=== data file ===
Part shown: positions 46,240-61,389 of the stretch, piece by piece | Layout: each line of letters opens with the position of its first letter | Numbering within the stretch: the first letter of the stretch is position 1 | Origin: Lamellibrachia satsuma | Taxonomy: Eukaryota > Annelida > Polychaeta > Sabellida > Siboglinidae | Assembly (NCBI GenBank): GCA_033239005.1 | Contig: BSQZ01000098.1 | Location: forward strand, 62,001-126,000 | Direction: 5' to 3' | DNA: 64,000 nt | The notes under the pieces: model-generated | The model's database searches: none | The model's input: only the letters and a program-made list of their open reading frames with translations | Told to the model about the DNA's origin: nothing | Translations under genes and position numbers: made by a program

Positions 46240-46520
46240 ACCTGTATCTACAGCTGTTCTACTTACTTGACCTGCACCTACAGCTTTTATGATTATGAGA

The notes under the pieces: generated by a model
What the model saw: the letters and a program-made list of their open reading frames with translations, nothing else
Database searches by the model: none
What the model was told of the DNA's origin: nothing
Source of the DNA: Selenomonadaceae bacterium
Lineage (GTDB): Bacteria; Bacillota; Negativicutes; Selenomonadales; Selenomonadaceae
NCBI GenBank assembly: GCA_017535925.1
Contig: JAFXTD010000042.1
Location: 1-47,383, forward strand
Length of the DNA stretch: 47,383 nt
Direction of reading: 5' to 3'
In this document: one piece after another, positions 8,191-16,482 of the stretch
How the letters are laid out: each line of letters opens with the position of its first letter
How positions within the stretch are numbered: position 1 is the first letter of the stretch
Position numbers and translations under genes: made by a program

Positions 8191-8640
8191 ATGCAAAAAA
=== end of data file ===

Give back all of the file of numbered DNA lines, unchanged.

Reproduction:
Part shown: positions 46,240-61,389 of the stretch, piece by piece | Layout: each line of letters opens with the position of its first letter | Numbering within the stretch: the first letter of the stretch is position 1 | Origin: Lamellibrachia satsuma | Taxonomy: Eukaryota > Annelida > Polychaeta > Sabellida > Siboglinidae | Assembly (NCBI GenBank): GCA_033239005.1 | Contig: BSQZ01000098.1 | Location: forward strand, 62,001-126,000 | Direction: 5' to 3' | DNA: 64,000 nt | The notes under the pieces: model-generated | The model's database searches: none | The model's input: only the letters and a program-made list of their open reading frames with translations | Told to the model about the DNA's origin: nothing | Translations under genes and position numbers: made by a program

Positions 46240-46520
46240 ACCTGTATCTACAGCTGTTCTACTTACTTGACCTGCACCTACAGCTTTTATGATTATGAGA

The notes under the pieces: generated by a model
What the model saw: the letters and a program-made list of their open reading frames with translations, nothing else
Database searches by the model: none
What the model was told of the DNA's origin: nothing
Source of the DNA: Selenomonadaceae bacterium
Lineage (GTDB): Bacteria; Bacillota; Negativicutes; Selenomonadales; Selenomonadaceae
NCBI GenBank assembly: GCA_017535925.1
Contig: JAFXTD010000042.1
Location: 1-47,383, forward strand
Length of the DNA stretch: 47,383 nt
Direction of reading: 5' to 3'
In this document: one piece after another, positions 8,191-16,482 of the stretch
How the letters are laid out: each line of letters opens with the position of its first letter
How positions within the stretch are numbered: position 1 is the first letter of the stretch
Position numbers and translations under genes: made by a program

Positions 8191-8640
8191 ATGCAAAAAA